An important prerequisite for entry into the Paramedic Program (EMT-P) is the certification as an Emergency Medical Technician. EMTs are individuals who have completed 110 hours of classroom and clinical training in basic life support, and have passed written and practical examinations. One year of actual ambulance experience as an EMT, or equivalent, is also required.
Prospective students must be at least 18 years of age and have a high school diploma or equivalent. They must have the ability to: communicate verbally, via radio and telephone; ability to lift and carry and balance up to 125 pounds (250 lbs with assistance); ability to interpret written, oral and diagnostic form instructions; ability to use good judgment and remain calm in high-stress situations; ability to be unaffected by loud noises and flashing lights; ability to be unaffected by smells and sights of blood, tissue, emesis, urine and feces; ability to function efficiently throughout an entire work shift without interruption; ability to calculate weight and volume ratios; ability to read English language manuals, road maps and street guides, discern street signs and address numbers; ability to interview patient, family members, and bystanders; ability to document in writing all relevant information in a prescribed format; ability to converse in English with co-workers and hospital staff as to status of patient; must have good manual dexterity, with ability to perform all tasks related to the highest quality patient care; ability to bend, stoop and crawl on uneven terrain; ability to withstand varied environmental conditions such as extreme heat, cold and moisture; ability to work in low light and confined spaces; the ability to read fine print on medication containers (corrective lenses acceptable); must have stable emotional makeup and have good coping skills. Students must not have any felony convictions.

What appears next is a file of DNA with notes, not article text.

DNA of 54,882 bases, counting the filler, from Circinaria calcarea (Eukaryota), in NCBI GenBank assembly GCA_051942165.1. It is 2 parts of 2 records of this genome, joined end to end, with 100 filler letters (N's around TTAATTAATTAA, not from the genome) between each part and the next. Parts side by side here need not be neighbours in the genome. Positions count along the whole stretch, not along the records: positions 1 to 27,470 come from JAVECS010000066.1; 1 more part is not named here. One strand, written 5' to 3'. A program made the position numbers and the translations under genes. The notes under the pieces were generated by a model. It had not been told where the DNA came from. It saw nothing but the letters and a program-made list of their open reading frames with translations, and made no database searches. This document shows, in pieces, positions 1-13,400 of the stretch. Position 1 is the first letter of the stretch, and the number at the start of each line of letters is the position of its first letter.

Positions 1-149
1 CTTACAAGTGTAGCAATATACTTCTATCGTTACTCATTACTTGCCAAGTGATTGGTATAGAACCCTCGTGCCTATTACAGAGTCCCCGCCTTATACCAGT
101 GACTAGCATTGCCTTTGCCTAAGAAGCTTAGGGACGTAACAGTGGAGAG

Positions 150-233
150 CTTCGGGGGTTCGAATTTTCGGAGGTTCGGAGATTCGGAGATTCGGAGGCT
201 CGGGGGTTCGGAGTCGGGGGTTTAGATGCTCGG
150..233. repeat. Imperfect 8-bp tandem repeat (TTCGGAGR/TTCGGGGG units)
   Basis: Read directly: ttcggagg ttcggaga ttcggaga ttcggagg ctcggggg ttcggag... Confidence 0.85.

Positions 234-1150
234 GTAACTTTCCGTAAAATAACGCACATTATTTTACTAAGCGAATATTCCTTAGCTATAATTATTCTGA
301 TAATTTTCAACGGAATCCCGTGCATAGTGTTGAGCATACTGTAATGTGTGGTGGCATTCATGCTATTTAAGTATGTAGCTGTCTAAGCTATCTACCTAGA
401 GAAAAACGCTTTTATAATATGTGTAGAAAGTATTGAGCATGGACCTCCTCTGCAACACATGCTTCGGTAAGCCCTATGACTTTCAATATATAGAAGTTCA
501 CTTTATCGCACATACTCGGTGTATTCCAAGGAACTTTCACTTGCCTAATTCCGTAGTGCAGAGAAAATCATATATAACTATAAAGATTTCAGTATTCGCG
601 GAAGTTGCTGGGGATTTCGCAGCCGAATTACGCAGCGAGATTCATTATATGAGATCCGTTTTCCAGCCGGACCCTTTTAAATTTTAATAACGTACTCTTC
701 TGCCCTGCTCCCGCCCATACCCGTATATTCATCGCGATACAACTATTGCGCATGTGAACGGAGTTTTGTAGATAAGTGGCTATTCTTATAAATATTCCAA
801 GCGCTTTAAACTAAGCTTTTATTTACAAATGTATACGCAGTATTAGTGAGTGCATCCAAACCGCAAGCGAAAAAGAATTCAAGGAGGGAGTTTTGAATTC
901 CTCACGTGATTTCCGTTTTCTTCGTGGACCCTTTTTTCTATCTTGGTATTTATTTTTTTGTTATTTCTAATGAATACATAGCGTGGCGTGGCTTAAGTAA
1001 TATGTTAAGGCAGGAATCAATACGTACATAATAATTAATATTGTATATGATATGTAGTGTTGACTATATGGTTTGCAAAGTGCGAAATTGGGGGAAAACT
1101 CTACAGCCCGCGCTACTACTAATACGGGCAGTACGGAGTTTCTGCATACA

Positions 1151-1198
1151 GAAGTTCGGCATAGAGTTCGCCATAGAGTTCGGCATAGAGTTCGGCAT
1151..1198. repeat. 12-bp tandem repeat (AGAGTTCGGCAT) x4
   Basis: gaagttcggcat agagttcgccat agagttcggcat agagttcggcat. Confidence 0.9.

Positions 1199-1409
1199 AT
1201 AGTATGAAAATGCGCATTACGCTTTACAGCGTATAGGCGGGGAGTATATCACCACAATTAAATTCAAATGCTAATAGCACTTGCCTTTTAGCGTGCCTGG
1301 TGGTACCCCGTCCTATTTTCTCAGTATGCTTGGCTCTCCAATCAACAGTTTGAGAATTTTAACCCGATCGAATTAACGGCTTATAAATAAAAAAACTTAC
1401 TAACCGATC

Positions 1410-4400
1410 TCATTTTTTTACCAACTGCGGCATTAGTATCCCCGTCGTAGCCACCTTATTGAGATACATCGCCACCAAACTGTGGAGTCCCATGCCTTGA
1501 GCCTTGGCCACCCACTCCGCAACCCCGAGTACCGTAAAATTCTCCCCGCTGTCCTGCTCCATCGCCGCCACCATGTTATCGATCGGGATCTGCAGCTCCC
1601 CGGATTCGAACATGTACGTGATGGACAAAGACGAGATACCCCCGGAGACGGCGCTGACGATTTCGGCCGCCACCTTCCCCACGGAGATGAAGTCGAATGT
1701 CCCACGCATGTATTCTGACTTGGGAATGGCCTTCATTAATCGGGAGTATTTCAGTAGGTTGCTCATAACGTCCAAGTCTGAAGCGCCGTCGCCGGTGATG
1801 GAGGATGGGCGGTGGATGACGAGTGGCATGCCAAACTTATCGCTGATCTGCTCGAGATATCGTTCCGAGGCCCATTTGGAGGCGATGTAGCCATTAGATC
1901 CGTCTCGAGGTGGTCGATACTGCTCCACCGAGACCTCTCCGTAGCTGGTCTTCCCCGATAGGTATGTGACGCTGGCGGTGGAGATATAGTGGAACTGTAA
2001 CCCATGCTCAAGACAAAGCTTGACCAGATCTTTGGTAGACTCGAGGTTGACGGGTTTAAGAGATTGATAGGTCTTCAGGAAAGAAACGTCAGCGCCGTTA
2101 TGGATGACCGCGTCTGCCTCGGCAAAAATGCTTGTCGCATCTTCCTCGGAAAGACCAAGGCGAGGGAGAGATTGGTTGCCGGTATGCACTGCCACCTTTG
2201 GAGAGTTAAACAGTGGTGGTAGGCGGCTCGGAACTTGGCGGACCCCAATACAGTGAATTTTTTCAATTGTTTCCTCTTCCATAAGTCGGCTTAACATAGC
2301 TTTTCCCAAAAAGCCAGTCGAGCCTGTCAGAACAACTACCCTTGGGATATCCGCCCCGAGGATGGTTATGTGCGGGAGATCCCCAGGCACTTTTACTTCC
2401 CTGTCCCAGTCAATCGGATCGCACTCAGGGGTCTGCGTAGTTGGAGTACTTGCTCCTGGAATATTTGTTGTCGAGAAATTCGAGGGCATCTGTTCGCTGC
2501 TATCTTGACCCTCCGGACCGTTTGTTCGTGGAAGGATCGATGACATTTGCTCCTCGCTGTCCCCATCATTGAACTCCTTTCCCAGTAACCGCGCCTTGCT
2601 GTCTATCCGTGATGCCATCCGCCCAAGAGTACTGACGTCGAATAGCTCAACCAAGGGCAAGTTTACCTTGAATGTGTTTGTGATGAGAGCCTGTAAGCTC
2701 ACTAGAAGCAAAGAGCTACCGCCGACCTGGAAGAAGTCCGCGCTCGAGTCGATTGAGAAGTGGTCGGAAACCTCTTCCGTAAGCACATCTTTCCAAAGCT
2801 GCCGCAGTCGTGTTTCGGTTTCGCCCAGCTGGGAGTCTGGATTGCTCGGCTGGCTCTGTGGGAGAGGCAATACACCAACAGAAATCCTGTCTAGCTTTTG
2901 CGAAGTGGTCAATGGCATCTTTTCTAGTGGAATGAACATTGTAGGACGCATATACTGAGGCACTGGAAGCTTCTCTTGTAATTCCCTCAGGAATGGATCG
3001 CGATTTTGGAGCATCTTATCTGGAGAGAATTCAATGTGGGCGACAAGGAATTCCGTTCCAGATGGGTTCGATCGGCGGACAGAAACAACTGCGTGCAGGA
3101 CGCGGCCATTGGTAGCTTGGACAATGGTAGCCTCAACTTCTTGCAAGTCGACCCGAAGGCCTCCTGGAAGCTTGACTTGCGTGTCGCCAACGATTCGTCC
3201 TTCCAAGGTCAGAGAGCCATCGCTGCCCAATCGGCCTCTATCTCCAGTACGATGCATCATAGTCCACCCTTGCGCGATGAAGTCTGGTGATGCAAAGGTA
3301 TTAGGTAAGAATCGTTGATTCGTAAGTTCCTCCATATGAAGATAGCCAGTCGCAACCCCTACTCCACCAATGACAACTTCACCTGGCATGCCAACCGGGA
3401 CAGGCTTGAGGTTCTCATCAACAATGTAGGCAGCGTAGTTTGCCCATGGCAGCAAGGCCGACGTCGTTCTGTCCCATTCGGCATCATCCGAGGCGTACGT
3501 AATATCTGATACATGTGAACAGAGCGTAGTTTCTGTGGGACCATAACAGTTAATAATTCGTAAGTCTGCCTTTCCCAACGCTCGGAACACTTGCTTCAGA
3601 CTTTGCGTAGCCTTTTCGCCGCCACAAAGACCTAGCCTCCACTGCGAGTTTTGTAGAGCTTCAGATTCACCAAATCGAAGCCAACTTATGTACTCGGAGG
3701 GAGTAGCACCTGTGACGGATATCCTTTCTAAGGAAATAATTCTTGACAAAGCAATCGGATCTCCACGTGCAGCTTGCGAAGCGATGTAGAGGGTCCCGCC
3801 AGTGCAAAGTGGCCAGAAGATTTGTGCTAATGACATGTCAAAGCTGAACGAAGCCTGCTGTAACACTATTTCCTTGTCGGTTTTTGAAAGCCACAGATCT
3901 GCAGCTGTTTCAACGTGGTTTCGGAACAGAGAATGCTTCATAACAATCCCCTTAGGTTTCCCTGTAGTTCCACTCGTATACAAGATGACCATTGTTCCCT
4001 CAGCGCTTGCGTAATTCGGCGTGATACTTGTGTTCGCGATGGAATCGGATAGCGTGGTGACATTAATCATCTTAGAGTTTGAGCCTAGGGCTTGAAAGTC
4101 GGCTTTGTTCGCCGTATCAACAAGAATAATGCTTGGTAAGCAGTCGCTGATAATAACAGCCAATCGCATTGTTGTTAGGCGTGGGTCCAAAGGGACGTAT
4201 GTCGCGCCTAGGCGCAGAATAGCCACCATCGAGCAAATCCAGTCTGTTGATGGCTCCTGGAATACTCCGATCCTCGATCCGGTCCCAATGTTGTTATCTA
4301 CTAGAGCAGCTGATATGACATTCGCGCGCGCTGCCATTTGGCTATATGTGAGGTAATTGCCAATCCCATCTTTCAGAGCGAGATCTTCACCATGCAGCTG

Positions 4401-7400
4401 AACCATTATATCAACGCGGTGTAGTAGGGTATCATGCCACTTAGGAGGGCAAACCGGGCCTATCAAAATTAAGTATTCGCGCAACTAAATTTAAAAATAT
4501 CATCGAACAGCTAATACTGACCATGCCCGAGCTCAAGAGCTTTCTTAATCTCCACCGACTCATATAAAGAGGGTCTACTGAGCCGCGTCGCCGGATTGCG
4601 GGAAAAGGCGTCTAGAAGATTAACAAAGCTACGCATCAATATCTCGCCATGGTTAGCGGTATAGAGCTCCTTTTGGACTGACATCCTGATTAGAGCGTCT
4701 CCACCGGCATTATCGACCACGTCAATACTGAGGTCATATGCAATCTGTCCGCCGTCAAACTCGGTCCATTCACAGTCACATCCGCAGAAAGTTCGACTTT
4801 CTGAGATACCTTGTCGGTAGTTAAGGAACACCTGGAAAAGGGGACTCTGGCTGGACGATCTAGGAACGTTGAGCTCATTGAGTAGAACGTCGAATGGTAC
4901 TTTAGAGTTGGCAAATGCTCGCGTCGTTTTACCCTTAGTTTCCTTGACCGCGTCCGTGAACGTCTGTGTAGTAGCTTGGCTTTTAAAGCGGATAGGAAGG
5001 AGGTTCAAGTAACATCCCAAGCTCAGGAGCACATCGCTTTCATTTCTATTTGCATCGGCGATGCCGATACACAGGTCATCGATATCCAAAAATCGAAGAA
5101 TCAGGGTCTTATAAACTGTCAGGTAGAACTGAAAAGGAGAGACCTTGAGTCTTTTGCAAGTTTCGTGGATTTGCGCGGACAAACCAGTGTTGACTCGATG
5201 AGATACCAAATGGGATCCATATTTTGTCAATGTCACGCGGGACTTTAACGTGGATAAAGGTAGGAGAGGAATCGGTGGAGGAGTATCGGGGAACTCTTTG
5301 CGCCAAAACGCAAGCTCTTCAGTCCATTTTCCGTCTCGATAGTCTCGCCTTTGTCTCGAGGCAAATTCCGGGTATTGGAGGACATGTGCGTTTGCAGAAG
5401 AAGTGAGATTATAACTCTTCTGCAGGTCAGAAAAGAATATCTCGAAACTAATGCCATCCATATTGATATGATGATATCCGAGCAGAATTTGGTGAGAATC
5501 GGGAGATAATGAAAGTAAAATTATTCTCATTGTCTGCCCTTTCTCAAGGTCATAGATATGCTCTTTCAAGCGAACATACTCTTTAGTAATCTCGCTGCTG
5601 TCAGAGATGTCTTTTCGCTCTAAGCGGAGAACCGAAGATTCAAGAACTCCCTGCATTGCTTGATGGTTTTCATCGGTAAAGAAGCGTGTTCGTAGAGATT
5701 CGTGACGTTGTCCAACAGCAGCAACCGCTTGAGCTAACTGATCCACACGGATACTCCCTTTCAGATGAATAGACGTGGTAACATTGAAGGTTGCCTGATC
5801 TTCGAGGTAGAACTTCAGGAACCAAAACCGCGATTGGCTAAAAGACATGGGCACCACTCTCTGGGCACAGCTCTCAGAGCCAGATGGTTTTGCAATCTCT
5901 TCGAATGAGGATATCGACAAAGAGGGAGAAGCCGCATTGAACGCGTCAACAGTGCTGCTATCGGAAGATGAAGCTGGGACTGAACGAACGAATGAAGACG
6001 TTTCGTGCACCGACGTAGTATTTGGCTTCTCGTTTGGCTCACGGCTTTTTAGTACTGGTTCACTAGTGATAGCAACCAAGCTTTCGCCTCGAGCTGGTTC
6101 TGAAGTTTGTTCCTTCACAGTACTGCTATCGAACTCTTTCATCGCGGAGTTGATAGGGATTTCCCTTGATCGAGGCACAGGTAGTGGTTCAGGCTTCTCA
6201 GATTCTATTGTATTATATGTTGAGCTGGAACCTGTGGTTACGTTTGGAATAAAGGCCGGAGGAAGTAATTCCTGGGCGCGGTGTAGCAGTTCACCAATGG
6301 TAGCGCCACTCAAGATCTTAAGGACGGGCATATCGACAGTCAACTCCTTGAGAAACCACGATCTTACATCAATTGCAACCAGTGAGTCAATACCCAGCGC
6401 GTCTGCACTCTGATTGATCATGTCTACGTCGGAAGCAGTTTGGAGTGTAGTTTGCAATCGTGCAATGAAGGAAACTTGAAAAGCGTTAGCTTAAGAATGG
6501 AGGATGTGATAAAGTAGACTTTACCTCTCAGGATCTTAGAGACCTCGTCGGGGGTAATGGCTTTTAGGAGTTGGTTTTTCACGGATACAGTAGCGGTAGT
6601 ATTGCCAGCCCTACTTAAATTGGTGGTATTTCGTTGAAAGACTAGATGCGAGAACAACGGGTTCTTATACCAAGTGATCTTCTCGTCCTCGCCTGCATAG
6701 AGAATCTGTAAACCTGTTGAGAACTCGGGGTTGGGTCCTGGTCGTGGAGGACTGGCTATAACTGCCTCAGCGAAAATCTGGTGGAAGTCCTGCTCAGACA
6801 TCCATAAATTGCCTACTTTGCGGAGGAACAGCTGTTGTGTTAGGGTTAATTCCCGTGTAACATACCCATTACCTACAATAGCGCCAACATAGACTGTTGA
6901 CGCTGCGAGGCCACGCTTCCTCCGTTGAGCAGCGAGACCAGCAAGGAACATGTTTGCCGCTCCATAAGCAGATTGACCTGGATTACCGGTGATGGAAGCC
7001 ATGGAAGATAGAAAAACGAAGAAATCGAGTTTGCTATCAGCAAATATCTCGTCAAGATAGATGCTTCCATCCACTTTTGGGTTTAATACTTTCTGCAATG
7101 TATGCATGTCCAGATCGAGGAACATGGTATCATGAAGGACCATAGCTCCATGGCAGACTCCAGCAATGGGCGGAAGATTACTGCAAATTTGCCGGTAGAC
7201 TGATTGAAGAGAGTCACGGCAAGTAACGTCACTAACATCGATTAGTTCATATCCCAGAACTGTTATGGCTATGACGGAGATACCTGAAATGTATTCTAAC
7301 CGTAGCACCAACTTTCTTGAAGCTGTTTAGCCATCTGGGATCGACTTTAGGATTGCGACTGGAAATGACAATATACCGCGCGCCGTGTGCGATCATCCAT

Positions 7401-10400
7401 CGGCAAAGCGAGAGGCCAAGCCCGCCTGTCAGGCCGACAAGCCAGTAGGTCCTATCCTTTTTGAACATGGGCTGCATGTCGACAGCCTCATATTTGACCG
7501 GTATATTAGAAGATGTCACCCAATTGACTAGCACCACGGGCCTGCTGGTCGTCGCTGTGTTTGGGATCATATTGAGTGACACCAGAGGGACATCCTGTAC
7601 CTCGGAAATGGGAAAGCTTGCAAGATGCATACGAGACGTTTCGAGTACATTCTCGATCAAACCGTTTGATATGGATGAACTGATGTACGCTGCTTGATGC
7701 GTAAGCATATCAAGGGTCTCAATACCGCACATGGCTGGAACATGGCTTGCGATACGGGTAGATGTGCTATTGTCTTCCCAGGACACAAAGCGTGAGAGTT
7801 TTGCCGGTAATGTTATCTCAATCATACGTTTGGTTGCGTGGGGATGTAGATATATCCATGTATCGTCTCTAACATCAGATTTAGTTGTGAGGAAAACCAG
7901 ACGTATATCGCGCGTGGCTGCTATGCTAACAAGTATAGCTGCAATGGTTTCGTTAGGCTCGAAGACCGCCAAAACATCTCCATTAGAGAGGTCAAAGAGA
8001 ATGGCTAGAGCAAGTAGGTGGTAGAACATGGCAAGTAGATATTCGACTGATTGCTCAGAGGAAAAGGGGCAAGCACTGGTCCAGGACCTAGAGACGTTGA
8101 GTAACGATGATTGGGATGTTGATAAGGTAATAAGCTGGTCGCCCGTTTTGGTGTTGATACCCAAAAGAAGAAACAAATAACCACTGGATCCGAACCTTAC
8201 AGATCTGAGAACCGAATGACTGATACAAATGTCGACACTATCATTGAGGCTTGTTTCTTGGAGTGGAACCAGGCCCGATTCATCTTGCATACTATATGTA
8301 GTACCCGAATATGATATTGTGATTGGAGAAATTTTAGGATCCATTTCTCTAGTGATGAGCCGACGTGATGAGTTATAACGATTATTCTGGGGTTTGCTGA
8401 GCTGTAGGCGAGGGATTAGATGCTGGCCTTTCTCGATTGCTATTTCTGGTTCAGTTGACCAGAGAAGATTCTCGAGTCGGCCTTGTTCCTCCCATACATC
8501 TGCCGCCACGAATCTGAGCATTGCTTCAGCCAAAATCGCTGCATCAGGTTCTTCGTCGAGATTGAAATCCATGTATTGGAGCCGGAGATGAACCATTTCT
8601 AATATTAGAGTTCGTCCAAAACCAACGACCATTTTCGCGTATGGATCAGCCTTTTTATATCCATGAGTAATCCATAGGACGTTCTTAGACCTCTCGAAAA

HELPFUL BACKGROUNDS AND CLASSES
It is very beneficial to have college level algebra, entry level chemistry, anatomy, medical terminology, prior to EMT-P school.
The following is a list of COMMON MISCONCEPTIONS which are generally not helpful and may be harmful to the student's success:
Reading the paramedic text before the program begins (very harmful).
Advancing level by level. We believe Basic EMTs should go directly to paramedic training, not up the training ladder (can be harmful for some people).
Being tutored by an A-EMT who is not in the EMS educational loop. (occasionally harmful).